The story does not claim laurels for originality, it supports the gameplay and this is the reason why the journey feels memorable with many areas to explore. It's rewarding when you progress through the puzzles.
Puzzles are not spoon-fed, you'll need patience and observations in many occasions, and I'm pretty sure you're gonna love the OST.
 

Maxie

Wholesome Chungus
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Falksi Have you tried VirtuaVerse, Lucy Dreaming or The castle?
Not yet, what's your thoughts on them?

I do really like the look of VirtuaVerse.
VirtuaVerse was a nice surprise since it was made by 3 guys without any previous experience, a respectful throw back to the 90's.
The story does not claim laurels for originality, it supports the gameplay and this is the reason why the journey feels memorable with many areas to explore. It's rewarding when you progress through the puzzles.
Puzzles are not spoon-fed, you'll need patience and observations in many occasions, and I'm pretty sure you're gonna love the OST.
You're probably the only poster around to praise virtuaverse, personally i've found it to be an overwritten clunky exercise in testing the player's patience
 

Darkozric

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You're probably the only poster around to praise virtuaverse, personally i've found it to be an overwritten clunky exercise in testing the player's patience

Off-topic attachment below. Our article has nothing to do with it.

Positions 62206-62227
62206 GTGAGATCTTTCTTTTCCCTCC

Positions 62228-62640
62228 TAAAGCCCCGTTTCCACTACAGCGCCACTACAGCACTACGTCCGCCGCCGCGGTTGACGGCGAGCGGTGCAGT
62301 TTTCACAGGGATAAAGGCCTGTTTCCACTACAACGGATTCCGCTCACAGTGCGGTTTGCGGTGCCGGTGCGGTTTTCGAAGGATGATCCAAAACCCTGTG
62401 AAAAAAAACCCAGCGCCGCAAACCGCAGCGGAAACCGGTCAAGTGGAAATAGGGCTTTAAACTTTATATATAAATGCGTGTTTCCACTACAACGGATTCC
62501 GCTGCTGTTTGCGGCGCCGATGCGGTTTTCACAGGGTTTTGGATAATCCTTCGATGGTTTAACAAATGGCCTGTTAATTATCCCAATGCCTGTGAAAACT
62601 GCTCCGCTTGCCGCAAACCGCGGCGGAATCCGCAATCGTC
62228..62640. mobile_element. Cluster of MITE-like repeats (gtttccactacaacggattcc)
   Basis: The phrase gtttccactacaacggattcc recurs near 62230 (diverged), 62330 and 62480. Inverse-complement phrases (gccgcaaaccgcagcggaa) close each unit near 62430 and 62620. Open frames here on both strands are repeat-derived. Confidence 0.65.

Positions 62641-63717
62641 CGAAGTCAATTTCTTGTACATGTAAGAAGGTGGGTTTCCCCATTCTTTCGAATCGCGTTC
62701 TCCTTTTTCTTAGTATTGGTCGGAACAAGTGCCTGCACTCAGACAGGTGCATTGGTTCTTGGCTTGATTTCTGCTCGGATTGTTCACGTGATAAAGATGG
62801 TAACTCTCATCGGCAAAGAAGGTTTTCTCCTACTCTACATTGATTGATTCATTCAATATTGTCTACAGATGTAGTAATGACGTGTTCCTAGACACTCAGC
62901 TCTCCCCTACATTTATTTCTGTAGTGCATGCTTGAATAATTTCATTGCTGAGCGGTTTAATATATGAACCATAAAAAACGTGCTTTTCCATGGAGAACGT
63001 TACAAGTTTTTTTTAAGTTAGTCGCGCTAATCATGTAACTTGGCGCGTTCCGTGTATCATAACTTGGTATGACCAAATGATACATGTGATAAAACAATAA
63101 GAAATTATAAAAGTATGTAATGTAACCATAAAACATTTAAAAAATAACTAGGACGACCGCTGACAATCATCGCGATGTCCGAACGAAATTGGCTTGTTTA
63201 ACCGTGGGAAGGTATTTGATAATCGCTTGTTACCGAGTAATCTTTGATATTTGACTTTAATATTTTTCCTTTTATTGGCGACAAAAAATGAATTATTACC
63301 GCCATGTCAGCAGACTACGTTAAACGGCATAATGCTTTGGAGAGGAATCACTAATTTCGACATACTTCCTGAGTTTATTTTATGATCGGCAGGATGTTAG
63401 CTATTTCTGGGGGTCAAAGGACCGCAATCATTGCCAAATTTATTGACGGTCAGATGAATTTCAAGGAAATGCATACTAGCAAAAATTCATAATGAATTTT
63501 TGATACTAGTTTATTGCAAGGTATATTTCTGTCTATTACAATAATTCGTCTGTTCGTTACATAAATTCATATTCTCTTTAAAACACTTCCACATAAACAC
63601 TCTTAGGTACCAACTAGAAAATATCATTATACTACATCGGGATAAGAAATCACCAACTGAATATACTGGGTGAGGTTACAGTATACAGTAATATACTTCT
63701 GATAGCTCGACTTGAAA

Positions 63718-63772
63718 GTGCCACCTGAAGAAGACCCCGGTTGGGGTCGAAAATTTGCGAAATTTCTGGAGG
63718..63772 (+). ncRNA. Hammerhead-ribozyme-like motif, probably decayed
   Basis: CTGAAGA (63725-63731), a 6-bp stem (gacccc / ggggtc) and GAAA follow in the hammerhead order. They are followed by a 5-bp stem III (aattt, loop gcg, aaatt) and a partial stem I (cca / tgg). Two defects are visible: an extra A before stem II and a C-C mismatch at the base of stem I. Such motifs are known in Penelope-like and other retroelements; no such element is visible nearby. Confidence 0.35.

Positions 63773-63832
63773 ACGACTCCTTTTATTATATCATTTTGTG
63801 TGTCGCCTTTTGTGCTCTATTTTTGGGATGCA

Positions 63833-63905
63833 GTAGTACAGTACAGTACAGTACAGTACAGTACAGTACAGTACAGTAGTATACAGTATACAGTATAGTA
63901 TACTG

And what should I praise? The pretentious twatter woke fiestas or the faggly hipster shit that our resident coprophile modron is endlessly farting?
That's why I play adventures, to test my patience. Falksi asked for some modern suggestions, I gave him 3 with 0 wokeness or brain-dead situations.

Obviously the better choice is to play older shit that you haven't played yet. That's what I usually do.
 

Maxie

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You're probably the only poster around to praise virtuaverse, personally i've found it to be an overwritten clunky exercise in testing the player's patience
And what should I praise? The pretentious twatter woke fiestas or the faggly hipster shit that our resident coprophile modron is endlessly farting?
That's why I play adventures, to test my patience. Falksi asked for some modern suggestions, I gave him 3 with 0 wokeness or brain-dead situations.

Obviously the better choice is to play older shit that you haven't played yet. That's what I usually do.
should a game really be testing your patience rather than your wits
 

Darkozric

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were that true, timed sequences wouldn't exist
Then choose to play the right adventures. You need both wits and patience to solve properly challenging adventures.